Utah Attorney General Says Cable Fight Had Good Results With PM-Scotus Rdp, Bjt
SALT LAKE CITY (AP) _ A cable TV representative hailed a U.S. Supreme Court ruling limiting the authority of states to ban ″indecent″ material from cable, while the attorney general on the losing side claimed a moral victory.
The high court Monday voted 7-2 to affirm a lower-court ruling striking down Utah’s never-enforced 1983 Cable Decency Act as unconstitutional. Utah had sought to restrict sexually-explicit material to late-night hours.
Bryan McDougal, an attorney for several cable companies in Utah, called the ruling a ″monumental decision″ for cable operators and viewers.
″The scope of the decision goes far beyond cable TV. It’s going to impact all other forms of communication,″ McDougal said.
Utah Attorney General David Wilkinson, notingthat 10 states had joined Utah in urging the court to permit regulation of sexually oriented material on cable televsion, said the case focused national attention on the issue.
He also said the cable industry is becoming more responsive to such concerns by scheduling ″offensive″ programs at times when children are less likely to see them.
″Many positive things have resulted from the fight,″ Wilkinson said. ″While I regret the court’s decision today, I do not regret my decision to pursue this matter to its ultimate resolution.″
Families Alert, a citizens group that had supported the Utah law, said it will now fight sexually oriented programming under a state law prohibiting distribution of harmful material to minors, a spokeswoman said.
″We’re certainly not going to sit back and allow those people to think they can show harmful material to our minors,″ said Joy Beech. ″With the insidiousness of the material that is being put out, that not only breaks the law but breaks parents’ hearts, we have to do something.″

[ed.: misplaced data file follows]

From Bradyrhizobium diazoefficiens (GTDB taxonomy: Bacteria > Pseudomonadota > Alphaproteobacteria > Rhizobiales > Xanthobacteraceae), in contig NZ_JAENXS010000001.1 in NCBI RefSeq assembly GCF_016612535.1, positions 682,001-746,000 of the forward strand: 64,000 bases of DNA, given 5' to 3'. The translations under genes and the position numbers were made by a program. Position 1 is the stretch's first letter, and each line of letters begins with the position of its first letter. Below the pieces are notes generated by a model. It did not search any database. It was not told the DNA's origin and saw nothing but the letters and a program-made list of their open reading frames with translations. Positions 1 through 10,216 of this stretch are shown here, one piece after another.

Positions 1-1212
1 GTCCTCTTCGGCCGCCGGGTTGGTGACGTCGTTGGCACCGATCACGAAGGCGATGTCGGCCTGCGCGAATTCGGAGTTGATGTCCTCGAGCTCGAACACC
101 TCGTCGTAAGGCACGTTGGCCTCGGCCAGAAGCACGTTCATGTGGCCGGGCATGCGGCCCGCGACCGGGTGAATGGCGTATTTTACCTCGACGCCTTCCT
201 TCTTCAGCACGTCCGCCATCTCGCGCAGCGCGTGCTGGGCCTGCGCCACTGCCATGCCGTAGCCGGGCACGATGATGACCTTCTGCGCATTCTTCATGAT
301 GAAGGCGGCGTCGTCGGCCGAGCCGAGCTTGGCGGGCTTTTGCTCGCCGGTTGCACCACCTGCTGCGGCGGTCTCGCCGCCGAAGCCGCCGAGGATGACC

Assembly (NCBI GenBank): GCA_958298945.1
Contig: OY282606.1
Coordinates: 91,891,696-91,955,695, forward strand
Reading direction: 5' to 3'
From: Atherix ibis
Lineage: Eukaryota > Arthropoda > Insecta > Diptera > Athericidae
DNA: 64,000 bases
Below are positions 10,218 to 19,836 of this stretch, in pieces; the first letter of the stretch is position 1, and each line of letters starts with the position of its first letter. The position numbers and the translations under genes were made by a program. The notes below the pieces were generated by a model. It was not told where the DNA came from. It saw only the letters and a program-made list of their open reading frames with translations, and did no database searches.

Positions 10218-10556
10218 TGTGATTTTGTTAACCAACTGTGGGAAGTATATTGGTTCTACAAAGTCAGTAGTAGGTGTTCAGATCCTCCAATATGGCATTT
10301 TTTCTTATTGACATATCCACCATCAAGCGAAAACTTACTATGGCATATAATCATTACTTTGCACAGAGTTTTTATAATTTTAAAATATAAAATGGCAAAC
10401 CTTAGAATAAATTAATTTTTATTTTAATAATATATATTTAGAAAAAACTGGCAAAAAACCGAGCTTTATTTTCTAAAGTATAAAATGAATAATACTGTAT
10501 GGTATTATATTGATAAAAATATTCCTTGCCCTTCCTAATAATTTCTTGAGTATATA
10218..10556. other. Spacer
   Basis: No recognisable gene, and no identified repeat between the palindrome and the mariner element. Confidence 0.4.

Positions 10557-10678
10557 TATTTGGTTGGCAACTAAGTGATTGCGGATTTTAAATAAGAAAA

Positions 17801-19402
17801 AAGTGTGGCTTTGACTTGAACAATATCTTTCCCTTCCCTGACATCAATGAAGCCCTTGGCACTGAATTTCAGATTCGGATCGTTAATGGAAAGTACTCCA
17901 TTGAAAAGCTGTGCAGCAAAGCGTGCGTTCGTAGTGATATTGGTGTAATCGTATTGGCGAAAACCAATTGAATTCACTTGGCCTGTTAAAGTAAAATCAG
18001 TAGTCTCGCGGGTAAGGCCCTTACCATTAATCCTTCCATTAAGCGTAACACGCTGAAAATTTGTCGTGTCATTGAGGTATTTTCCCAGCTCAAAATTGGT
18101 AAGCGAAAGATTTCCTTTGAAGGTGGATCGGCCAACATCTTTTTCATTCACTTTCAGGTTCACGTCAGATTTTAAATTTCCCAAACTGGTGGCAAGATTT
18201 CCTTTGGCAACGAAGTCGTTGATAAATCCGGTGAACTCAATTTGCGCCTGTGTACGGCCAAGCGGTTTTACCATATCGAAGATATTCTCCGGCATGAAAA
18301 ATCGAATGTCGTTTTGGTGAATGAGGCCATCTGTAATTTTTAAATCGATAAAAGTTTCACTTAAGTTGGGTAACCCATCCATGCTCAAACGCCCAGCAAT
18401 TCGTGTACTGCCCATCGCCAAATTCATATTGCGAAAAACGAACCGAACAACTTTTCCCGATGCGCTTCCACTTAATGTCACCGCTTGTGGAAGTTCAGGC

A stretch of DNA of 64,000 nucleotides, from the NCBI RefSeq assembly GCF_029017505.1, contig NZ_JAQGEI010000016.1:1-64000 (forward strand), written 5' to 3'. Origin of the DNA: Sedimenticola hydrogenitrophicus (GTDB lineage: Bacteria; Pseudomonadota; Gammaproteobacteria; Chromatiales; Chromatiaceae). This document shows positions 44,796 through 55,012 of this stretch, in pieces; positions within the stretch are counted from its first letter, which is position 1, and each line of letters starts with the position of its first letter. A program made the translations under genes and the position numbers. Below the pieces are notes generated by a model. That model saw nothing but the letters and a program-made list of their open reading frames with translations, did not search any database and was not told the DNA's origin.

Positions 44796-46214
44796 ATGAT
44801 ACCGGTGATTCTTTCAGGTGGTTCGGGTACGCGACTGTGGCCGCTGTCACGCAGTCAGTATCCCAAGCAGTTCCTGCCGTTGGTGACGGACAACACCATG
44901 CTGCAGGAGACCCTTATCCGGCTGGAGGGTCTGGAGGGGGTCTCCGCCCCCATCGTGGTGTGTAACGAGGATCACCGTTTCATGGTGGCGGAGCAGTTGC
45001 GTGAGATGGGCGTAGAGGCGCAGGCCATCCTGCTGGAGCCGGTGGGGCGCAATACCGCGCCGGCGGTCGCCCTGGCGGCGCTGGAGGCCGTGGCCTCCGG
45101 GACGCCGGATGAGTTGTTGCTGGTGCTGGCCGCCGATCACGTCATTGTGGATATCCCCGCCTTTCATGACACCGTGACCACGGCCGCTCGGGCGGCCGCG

A federal judge in 1985 declared the law unconstitutionally broad after cable companies had challenged it, and an appeals court affirmed the ruling last September.
The Cable Decency Act marked the Legislature’s second attempt to regulate cable programing. A 1981 law also was struck down by a federal judge.
House Majority Leader Nolan Karras said a third attempt is unlikely.
″I just think you can’t legislate morality,″ the Republican legislator said. ″The legislature we have now is moderate and, I would say, socially progressive. I can’t imagine (the issue) getting a hearing in this legislature.″
The state must pay the legal costs of the cable companies that sued. The principal plaintiff, Telecommunications Inc., alone has run up about $500,000 in expenses, said Dan McCarty, TCI manager for Utah and southern Idaho.
The attorney general, who hired former U.S. Solicitor General Rex Lee to argue the state’s case before the Supreme Court, said Utah’s legal expenses were as much as $290,000.
″I just think it’s terrible we wasted all that money,″ said state Rep. Frank Pignanelli, a Democrat from Salt Lake who had sought this year to repeal the law.
″In our next session we need to remind David Wilkinson he spent all that money chasing cable TV regulation in a time of financial trouble for state government,″ he said, referring to a state deficit of about $100 million.